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NASA discovered sugar molecules in meteorites that crashed to Earth 30 years ago

Talk about sweet: It looks like NASA has discovered something very intriguing in samples of meteorites that crashed into Earth billions of years ago. A team of researchers managed to find what they referred to as "bio-essential" sugars in the meteorites, according to an official statement via press release. In short, these meteorites were found to contain some of the most important building blocks of life, likely created via chemical reactions within the asteroids themselves.

To be clear, most meteorites are fragments of asteroids that broke apart while orbiting the sun. Asteroids are large, rocky objects near Earth, much larger than the pieces that break off into chunks and fall to the planet's surface.

In a study published in the Proceedings of the National Academy of Sciences, three different meteorites (including one that landed in Australia around 30 years ago) were studied and found to have contained sugars such as arabinose, xylose, and ribose. Ribose is an integral part of human biology, which can be found in our ribonucleic (RNA) molecules. RNA plays an important part when it comes to delivering messages from our DNA to build proteins in the body.

DNA, as you may already be aware, is an essential part of building life. RNA molecules are equally important, however, and according to NASA, the surprising discovery of ribose in the meteorites in this study could indicate that RNA evolved before DNA did. That gives scientists a better indication of how life itself could have begun so many years ago.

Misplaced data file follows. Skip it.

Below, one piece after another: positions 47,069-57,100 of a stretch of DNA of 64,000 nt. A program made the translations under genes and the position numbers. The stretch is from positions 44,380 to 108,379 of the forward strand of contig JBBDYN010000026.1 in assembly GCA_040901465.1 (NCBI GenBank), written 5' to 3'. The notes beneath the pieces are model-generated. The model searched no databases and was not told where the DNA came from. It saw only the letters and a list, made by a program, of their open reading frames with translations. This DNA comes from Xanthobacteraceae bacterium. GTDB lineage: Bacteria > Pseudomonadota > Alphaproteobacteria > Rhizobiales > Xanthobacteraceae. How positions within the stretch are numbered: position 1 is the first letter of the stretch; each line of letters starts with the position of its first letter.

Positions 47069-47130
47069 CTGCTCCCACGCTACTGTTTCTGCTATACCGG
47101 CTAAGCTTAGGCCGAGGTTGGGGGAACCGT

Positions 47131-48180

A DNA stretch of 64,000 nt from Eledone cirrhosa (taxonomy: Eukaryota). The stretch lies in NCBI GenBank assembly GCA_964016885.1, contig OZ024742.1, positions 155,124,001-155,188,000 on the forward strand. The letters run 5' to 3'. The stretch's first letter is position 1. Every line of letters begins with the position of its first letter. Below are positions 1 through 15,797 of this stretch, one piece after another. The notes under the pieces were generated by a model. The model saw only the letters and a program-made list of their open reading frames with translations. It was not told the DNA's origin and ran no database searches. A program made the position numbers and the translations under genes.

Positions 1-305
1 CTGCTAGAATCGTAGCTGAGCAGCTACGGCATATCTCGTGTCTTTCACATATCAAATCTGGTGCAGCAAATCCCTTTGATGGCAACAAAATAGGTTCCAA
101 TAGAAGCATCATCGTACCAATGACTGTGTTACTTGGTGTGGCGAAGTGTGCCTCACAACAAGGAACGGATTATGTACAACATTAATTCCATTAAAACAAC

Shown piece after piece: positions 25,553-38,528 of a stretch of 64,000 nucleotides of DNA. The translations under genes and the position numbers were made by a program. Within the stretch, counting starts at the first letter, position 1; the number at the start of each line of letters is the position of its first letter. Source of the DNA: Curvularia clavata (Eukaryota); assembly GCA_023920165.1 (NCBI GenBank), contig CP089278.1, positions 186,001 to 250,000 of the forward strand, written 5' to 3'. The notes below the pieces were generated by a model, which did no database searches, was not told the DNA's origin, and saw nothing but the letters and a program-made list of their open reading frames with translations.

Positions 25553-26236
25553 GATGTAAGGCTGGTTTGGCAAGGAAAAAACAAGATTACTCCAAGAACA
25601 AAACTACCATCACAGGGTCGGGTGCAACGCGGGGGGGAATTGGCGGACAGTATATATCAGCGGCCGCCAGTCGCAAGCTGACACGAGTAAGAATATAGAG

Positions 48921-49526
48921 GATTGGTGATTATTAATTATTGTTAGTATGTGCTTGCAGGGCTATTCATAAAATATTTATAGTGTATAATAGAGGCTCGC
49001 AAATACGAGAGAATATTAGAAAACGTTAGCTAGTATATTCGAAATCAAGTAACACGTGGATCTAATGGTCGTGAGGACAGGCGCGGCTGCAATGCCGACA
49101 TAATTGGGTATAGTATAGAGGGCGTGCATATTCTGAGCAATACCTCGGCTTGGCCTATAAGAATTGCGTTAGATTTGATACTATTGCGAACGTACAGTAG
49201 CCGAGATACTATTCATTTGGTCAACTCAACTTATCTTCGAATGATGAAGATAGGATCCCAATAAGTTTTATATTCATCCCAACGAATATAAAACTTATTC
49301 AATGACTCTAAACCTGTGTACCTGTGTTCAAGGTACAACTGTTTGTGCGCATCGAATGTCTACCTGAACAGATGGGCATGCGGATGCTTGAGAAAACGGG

Yoshihiro Furukawa

"It is remarkable that a molecule as fragile as ribose could be detected in such ancient material," said Jason Dworkin of NASA in the published study. Scientists have attempted to analyze these same meteorites where the ribose and other molecules were found in the past, but they opted for a different method this time around that proved successful: a mixture of water and hydrochloric acid. However, other investigations in the past did not include sugars, an integral piece of the puzzle.

“Other important building blocks of life have been found in meteorites previously, including amino acids (components of proteins) and nucleobases (components of DNA and RNA), but sugars have been a missing piece among the major building blocks of life,” Yoshihiro Furukawa of Tohoku University, Japan, explained. "The research provides the first direct evidence of ribose in space and the delivery of the sugar to Earth. The extraterrestrial sugar might have contributed to the formation of RNA on the prebiotic Earth which possibly led to the origin of life."

Going further, the research team is planning to take additional meteorites and analyze them to see if they emerged by way of contamination by terrestrial life on Earth or if the asteroids themselves somehow generated a reaction that resulted in the sugars. The team believes that contamination is highly unlikely, however, utilizing various forms of evidence.

This is absolutely a big win for the way scientists understand how life came about as well as the essential pieces that come together to create it. For such a blinding accomplishment to have come from meteorites from so long ago, it makes you wonder: what else are these stones hiding from us, and will researchers unlock their secrets as well?